Mysterious Man: Shōji Ōtomo #3

Zetton set to have its eyes back in the pair of projecting parts on his face and to give out a light ball of one trillion degrees Celsius from his mouth (Kaiju Ultra Zukan)

It is said that Shōji Ōtomo drew attention with the nick name of “Mr. Kaiju” while the kaiju pictorial he had authored gained so much popularity that it became a hot topic back then that even the Crown Prince of Japan was one of the children who purchased the book.

Ōtomo seems to have worked on a picture book of Eiji Tsuburaya to be authored by Hajime Tsuburaya in the hope of restoring the friendship with him, and  Ōtomo suddenly died of heart attack right before the book got completed leaving the restoration of their relationship unrealized with Hajime Tsuburaya having also died only 13 days after Ōtomo had passed away while Ōtomo had claimed he would be dying by 40 since he was younger. (it is likely that the book titled “Tsuburaya Eiji – Nihon Eigakai Ni Nokoshita Isan/Eiji Tsuburaya – The Legacy He Left Behind in the Movie Industry of Japan” published in 1973 is still available in the reprinted version).

A photo of Toho kaiju “Kumonga” is shown instead of “Gumonga” of Ultraseven with the description for the latter  (Kaiju Ultra Zukan)

I remember I was surprised at the anatomy illustration of Ultraman when I was a kid and that it made me wonder “Wow! Is he a robot?” as his metallic skeleton was shown in the illustration (I didn’t know the word “cyborg” back then). As to Alien Baltan’s feet shaped in a very different way from the actual costume, it has an explanation describing them as being able to give out toxic liquid with the organs secreting the liquid properly shown in the anatomy illustration. And it is fun to find that the projecting parts on Zetton’s face are interpreted as having his eyes back in there.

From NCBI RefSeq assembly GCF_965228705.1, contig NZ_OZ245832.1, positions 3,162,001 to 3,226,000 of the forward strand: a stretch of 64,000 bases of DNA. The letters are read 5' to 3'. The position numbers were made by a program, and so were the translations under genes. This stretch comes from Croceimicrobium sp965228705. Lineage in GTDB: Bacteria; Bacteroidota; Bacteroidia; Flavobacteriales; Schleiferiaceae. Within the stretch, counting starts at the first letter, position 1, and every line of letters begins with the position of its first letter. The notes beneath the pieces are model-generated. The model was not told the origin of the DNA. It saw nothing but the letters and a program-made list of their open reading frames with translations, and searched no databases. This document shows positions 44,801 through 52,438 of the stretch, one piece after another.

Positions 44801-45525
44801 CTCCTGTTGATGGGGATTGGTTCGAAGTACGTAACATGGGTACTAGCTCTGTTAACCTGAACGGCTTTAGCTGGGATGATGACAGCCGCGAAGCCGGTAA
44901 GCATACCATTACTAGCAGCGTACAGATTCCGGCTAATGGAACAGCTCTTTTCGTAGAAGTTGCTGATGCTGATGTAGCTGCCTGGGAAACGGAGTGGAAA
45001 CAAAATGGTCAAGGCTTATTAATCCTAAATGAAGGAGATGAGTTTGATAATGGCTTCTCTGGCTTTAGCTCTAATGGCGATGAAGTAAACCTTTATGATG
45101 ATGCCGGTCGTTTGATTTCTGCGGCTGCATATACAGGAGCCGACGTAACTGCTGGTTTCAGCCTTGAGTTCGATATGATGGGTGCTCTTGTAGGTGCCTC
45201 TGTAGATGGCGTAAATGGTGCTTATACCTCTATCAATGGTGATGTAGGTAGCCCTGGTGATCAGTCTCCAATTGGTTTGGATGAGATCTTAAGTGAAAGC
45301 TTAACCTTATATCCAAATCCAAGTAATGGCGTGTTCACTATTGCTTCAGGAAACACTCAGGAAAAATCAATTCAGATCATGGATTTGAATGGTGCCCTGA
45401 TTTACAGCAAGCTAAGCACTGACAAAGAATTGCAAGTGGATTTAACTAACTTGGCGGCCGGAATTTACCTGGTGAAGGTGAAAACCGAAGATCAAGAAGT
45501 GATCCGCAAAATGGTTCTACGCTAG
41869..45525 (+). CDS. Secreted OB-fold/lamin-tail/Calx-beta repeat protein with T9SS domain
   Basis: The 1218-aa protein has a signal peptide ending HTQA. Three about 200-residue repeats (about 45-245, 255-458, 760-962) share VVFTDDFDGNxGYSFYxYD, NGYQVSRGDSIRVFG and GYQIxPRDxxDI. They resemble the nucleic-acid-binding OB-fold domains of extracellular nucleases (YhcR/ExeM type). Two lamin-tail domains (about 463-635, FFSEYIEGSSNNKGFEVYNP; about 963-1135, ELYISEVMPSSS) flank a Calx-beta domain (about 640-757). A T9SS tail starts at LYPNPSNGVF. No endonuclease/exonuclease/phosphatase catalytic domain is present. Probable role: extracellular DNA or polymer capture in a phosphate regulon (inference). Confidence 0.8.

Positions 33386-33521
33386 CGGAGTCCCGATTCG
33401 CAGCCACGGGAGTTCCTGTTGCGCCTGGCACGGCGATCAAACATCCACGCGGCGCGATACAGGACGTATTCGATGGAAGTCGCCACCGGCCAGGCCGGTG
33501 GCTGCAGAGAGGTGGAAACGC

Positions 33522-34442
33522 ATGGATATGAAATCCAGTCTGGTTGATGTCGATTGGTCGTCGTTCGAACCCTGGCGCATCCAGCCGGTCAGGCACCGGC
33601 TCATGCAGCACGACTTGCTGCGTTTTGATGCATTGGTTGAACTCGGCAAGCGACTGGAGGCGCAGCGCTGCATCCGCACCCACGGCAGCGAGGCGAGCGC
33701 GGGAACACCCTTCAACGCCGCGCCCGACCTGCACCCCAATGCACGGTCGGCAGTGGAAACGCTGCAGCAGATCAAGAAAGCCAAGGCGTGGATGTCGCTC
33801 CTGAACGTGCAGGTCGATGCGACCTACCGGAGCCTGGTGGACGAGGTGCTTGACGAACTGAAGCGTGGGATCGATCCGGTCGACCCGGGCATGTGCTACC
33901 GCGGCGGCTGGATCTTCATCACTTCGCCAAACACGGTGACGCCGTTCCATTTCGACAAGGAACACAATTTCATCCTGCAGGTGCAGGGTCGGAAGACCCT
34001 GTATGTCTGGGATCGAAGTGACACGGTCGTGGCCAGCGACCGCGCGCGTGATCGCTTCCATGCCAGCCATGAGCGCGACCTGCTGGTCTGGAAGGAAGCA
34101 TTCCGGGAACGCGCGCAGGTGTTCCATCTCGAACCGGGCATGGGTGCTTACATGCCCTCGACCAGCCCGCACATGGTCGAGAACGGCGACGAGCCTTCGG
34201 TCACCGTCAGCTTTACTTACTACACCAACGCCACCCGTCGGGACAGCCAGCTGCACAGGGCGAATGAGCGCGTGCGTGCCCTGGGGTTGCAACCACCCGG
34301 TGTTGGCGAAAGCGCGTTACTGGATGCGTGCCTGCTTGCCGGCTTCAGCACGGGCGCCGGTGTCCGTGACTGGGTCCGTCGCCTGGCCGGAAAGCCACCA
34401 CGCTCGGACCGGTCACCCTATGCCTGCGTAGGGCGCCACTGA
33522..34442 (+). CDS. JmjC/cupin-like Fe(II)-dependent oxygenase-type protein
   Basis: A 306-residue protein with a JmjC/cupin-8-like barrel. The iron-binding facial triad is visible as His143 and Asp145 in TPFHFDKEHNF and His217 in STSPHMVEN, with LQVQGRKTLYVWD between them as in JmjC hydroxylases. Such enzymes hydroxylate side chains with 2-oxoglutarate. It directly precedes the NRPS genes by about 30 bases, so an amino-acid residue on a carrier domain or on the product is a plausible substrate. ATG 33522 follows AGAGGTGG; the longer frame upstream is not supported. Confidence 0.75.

By today’s standards, although it should have been unavoidable with no videos available to review in those days, the specifications he laid would be found to lack accuracy in one way or another such as his statement that Ultraman left the earth for home after he had fought against Zōffy (not Zoffy. Apparently mixed up with the mysterious alien currently called Alien Zetton) and Zetton in the explanatory section for Ultraman.

At any rate, there is no doubt that Shōji Ōtomo greatly contributed to helping us kids expand our imagination with the settings he had devised, and it seems to be appropriate to see him called “the first otaku (enthusiast of anime or tokusatsu)” while he gives me an impression he was totally a mysterious man beyond description.

Note:  The anatomical and technical illustrations were drawn by having illustrators draw them at the instruction of Otomo based on his ideas with the rough sketches drawn by Otomo and presented to them, and it is not that the illustrations actually featured in magazines/books of the time were the works drawn by Otomo himself.

6 thoughts on “Mysterious Man: Shōji Ōtomo #3”

  1. Both Anatomy illustrations and cross section illustrations are what we follow with interest in those days. and Same as you two, I Strongly agree that Shōji Ōtomo’s works helping us kids expand our imagination.

    1. How interesting! Thanks for sharing the Thai version of the illustrations. It is so enjoyable to see how they were dealt with in another country even in the 1960s!

  2. Ah, I see; thank you for clarifying that! Even so, it is still great to learn about Otomo and the background behind these illustrations. I definitely agree that he helped us kids to expand our imaginations, as the illustrations in these books made us think in greater detail about the creatures and technologies that were presented to us

    1. Yes, I totally agree! I think the illustrators drew the illustrations under him also did an excellent job, so I hope to deal with them in this blog sometime in the near future too!

  3. Thank you for writing this series of posts about Otomo. I wrote a comment in one of your previous posts about how much I used to love looking at these sorts of diagrams and anatomical/technical drawings of Ultraman and Ultra Seven when I was a kid, so I am glad to learn more about the man who actually drew them. Thanks again!

    1. You are most welcome, RT! Yes, I understand you really like these illustrations.

      Just in case, to avoid any possible misunderstanding, the illustrations were drawn by illustrators under Otomo, not by Otomo himself. As my English writing must have been confusing, I added a note about it to the end of the last entry of my articles about him!

      Learning that my serial posts about Otomo were enjoyable to you makes me really happy! As there seems to be a detailed book on Otomo available, I hope to buy and read it to give more informationn about him to my readers sometime in the future!

      Thanks for your kind words as always, RT, while I also enjoy your hilarious comments all the time! 🙂

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